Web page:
Critics Raise a Red Flag Over the National Red Ink
IF you want some really big economic news, bigger than you can imagine, call (202) 219-3302 in Washington.
Ask anybody who answers for the daily national debt figure. Right. THE UNITED STATES NATIONAL DEBT. This numerical blockbuster can be defined as the total of previous annual deficits in the US federal budget all added together.
From President Truman to President Clinton, the national debt has grown disproportionate to national income because the government ``spends'' more than it takes into the national coffers.
On Sept. 1, a cheery voice at the above number - the office of the United States Commissioner of the Bureau of National Debt - said the national debt was $4,461,991,360,873.49. That is trillions of dollars, not to be mistaken for the grains of sand on a beach. With about a 255 million population in the US that means each citizen owes roughly $17,500. Howard Saltz, editor of the Tribune-Democrat newspaper in Johnston, Pa., was so concerned about the size of the national debt that he took action. Every day for the past year and a half he has published the amount of the debt on his editorial page.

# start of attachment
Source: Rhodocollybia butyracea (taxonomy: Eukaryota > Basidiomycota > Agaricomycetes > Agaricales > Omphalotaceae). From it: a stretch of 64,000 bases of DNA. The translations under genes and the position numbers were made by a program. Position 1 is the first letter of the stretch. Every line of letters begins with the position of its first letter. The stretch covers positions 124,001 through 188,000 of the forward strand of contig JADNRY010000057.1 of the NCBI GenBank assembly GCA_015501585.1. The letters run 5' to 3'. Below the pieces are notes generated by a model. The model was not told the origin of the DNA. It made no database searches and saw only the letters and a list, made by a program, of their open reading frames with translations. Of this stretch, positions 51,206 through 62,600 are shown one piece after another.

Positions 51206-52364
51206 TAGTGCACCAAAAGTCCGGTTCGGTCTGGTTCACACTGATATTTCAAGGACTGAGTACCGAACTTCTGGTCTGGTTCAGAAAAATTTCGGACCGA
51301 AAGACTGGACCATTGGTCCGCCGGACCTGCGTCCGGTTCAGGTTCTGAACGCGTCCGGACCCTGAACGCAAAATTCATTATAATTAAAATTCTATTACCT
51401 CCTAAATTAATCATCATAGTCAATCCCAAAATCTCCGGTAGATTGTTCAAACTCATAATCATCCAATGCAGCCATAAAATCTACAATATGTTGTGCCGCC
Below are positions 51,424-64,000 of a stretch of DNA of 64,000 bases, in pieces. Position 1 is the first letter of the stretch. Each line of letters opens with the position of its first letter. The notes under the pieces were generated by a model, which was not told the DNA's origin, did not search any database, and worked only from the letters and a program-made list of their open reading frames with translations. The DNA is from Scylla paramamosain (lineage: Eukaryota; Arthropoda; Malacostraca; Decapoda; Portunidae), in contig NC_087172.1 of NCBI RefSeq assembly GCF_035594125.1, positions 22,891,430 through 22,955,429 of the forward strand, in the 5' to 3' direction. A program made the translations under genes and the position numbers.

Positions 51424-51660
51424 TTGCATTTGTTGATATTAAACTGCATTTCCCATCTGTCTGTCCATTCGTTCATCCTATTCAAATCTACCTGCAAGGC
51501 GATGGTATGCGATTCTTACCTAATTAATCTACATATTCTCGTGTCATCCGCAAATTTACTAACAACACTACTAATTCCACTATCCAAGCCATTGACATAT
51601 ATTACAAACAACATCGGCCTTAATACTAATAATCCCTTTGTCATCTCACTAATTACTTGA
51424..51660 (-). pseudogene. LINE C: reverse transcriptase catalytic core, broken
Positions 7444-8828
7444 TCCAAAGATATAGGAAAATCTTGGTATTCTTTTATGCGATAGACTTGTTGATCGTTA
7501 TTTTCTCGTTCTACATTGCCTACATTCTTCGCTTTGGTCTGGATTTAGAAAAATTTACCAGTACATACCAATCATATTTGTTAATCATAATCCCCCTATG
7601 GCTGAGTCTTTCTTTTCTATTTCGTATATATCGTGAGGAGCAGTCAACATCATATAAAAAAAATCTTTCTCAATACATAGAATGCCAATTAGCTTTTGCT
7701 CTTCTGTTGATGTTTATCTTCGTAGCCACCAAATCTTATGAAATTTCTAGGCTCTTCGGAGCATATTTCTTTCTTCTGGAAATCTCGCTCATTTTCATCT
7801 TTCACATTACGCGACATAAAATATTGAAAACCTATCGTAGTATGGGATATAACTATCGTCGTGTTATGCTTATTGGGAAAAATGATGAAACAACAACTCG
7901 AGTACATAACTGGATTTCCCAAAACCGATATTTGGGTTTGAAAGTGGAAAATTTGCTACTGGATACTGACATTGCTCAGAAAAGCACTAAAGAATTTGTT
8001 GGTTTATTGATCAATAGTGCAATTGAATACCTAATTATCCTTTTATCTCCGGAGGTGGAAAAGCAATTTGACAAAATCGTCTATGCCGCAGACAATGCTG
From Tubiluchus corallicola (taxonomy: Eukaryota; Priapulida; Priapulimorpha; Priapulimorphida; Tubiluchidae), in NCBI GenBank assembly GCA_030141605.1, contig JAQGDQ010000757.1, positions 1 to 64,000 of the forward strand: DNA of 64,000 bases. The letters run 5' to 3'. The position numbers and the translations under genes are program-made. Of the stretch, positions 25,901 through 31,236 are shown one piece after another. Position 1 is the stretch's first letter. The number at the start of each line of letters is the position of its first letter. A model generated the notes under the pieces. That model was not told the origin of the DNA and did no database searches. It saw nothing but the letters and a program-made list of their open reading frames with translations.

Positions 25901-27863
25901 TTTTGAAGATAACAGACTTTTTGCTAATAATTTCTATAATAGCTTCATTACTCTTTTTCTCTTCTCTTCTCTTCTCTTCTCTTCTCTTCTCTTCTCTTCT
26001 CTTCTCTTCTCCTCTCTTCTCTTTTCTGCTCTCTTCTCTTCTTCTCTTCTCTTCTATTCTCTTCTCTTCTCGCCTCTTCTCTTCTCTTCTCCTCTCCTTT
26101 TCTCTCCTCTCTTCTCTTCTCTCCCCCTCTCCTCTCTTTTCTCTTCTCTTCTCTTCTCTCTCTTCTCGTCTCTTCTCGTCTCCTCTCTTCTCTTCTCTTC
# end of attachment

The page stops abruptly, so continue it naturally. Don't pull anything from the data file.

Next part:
``With 1,500 daily newspapers in the country,'' said Mr. Saltz in a telephone interview, ``my hope was that each paper would do the same thing. I thought that all together we could bring pressure on Congress to do something.''
But only a few other newspapers showed any interest in displaying the debt, and not a single congressman or senator jumped up to praise the newspaper. ``One friend of mine follows the debt closely, like a box score,'' says Mr. Saltz, ``but we haven't heard much from anybody else.'' The Tribune-Democrat has a daily circulation of around 48,000.
While the national debt more often than not increases on a daily basis, occasionally it does go down. ``The reason why the debt is there,'' says Peter Hollenbach, a spokesman for the Bureau of National Debt, ``is because the public debt is the sum total of the principal value of all outstanding Treasury bills. In other words, the government issue securities to finance deficits.''
During certain times of the year, as the government pursues its debt-management strategy with Treasury bill auctions, there can be days when more Treasury bills are coming due than the government issues. On those days the debt goes down.
The Bureau of National Debt has about 2,000 employees with an annual budget of $180 million. ``Our job is to issue and auction Ttreasury bills, notes, and bonds,'' says Mr. Hollenbach, ``and we administer the savings-bond program as well as account for the national debt. We think we are an efficient operation.''
Many economists insist that the federal debt, while not healthy for the economy, does not portend national financial ruin. It means that the economy grows more slowly because more federal money goes to paying interest on the debt.